The Wicklow Way walking trail
Image: Joe King via CC BY-SA 3.0


From a sailing perspective, Wicklow is a good harbour, with excellent provisioning and an abundance of things for the visiting yachtsman to see and do. It is an important yachting harbour being the host to Ireland's premier offshore yacht race, the Round Ireland Yacht Race External link. This is the second longest race in the Royal Ocean Racing Club calendar. The first race took place in 1980 with only thirteen boats. Since then, held biannually, the fleet has grown steadily, attracting a record 60 entrants from all over Ireland and the British Isles in 1992. The town also boasts the Regatta Festival in August.


What facilities are available?
Visitors are welcome at Wicklow Sailing Club where male and female toilets/showers (for a small fee) and a handicapped toilet are available. The clubhouse is situated on the South Quay adjacent to the RNLI station. The bar is open seven nights a week during the summer months (Jun/Aug) and from Thursday to Sunday the rest of the year, usually from 8.30pm. Live music, meals or snacks are often available there, and also in the town any night of the week.

Gas Oil is available and other fuels by prior arrangement, also water is available at the Packet Pier and the North Quay. There are three major supermarkets within ten minutes walk from the East pier so it is an excellent location for provisions. You can usually find resources for rigging, engine and hull repairs.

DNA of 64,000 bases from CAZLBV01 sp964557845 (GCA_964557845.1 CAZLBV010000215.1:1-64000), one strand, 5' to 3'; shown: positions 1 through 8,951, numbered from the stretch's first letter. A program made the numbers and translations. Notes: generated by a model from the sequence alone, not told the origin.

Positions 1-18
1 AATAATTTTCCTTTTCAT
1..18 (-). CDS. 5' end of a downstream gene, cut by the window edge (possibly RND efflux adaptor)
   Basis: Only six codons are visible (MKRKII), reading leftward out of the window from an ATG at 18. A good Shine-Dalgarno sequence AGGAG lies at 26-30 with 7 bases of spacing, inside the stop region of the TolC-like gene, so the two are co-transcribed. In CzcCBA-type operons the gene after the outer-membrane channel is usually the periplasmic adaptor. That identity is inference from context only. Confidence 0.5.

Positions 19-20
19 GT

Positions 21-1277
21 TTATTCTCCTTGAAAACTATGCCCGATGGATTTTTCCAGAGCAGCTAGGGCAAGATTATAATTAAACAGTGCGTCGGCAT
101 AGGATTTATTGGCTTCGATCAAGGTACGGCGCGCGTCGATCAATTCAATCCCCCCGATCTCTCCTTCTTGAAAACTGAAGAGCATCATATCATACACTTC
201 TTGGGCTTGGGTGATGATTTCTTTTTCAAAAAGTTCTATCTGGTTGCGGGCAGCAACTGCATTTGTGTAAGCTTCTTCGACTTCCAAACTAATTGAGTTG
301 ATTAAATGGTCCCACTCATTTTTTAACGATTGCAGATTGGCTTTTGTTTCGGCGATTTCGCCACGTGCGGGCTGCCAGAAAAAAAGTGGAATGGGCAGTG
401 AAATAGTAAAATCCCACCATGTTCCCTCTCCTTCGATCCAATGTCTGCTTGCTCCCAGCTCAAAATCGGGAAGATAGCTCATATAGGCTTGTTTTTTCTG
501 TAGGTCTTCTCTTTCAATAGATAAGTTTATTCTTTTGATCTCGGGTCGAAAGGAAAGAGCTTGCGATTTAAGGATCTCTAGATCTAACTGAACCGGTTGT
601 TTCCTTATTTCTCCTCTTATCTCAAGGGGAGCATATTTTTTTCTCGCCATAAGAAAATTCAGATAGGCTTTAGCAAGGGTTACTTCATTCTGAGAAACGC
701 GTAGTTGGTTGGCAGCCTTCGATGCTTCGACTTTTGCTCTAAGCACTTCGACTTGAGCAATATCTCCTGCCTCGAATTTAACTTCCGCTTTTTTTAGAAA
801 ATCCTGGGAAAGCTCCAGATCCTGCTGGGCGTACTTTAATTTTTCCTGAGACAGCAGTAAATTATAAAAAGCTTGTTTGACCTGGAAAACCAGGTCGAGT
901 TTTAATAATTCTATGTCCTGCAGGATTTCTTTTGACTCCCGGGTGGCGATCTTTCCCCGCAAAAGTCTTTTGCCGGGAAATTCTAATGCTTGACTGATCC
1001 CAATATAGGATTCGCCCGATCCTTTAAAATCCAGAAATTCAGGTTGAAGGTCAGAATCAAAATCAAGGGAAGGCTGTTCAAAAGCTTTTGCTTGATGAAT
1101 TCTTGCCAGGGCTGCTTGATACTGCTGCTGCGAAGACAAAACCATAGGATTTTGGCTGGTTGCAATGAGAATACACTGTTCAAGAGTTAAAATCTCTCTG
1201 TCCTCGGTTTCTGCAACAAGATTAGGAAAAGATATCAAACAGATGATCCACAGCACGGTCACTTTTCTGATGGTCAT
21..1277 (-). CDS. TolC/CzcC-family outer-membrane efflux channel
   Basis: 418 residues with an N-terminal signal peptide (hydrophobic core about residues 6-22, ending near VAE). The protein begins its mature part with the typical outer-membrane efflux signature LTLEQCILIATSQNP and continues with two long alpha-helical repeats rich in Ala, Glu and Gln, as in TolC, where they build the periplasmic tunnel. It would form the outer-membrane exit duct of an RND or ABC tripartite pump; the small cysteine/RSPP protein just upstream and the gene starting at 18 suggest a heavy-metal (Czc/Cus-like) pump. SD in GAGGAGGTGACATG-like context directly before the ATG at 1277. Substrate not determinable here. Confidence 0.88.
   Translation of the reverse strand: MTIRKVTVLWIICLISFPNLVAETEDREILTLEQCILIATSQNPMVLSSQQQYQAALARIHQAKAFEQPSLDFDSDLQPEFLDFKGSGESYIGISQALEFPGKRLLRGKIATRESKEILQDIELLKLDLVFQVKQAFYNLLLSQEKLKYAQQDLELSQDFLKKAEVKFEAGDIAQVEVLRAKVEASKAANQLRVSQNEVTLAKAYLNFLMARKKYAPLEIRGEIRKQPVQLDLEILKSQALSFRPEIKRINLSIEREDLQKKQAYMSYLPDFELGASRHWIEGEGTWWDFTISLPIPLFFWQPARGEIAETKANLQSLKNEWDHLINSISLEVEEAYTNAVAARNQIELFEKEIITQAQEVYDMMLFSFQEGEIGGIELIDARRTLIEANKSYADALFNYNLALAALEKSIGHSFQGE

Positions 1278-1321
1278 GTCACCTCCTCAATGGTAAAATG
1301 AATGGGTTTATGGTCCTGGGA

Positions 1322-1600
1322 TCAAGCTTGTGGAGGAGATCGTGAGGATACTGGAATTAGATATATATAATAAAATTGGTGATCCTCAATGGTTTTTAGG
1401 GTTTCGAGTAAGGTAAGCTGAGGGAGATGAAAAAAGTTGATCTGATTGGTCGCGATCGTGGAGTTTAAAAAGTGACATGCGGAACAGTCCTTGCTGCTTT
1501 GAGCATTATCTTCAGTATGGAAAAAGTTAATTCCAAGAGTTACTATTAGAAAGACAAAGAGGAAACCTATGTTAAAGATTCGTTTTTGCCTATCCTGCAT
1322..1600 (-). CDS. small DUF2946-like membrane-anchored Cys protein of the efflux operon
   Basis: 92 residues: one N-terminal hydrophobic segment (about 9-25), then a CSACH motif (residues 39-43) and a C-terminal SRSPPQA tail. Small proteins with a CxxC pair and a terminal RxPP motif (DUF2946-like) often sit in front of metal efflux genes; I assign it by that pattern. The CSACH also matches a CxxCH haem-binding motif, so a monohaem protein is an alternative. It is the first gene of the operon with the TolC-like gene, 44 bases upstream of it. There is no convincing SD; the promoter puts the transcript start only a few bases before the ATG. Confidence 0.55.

Wicklow is a provincial town where there are shops, banks, an internet cafe, dentist, doctor, hospital, chemists, and a range of restaurants to choose from, all of which are three to four minutes walk form the East Pier. It also has a good Tourist Office to assist you to make the best use of your leisure time.

Bus Éireann and Irish Rail both operate through the town. Bus Éireann provides an hourly service, which is half hourly at peak time, to Dublin City Centre and Airport. A train service operates northbound to Dublin's Connolly Station and southbound to Rosslare Harbour with ferry connections to the UK and mainland Europe. Dublin International Airport is 40 miles away and accessible via the above mentioned bus service or via the train service utilising the airport Bus from BusÁras (Central Bus Station) less than 5 minutes walk from Connolly Station.


Any security concerns?
Never an issue known to have occurred in Wicklow Harbour. However as with any provincial area secure and lock up your vessel if leaving it unattended.


With thanks to:
Frank Murphy, Local sailor and member of Wicklow Sailing Club, and Roisin Hennessy, Vice Commodore WSC.


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The remains of Black Castle on the shore line
Image: eOceanic thanks Tourism Ireland




Aerial views of Wicklow Harbour and The Black Castle




A summary of the life of Robert Hapin one of Wicklow's greatest mariners.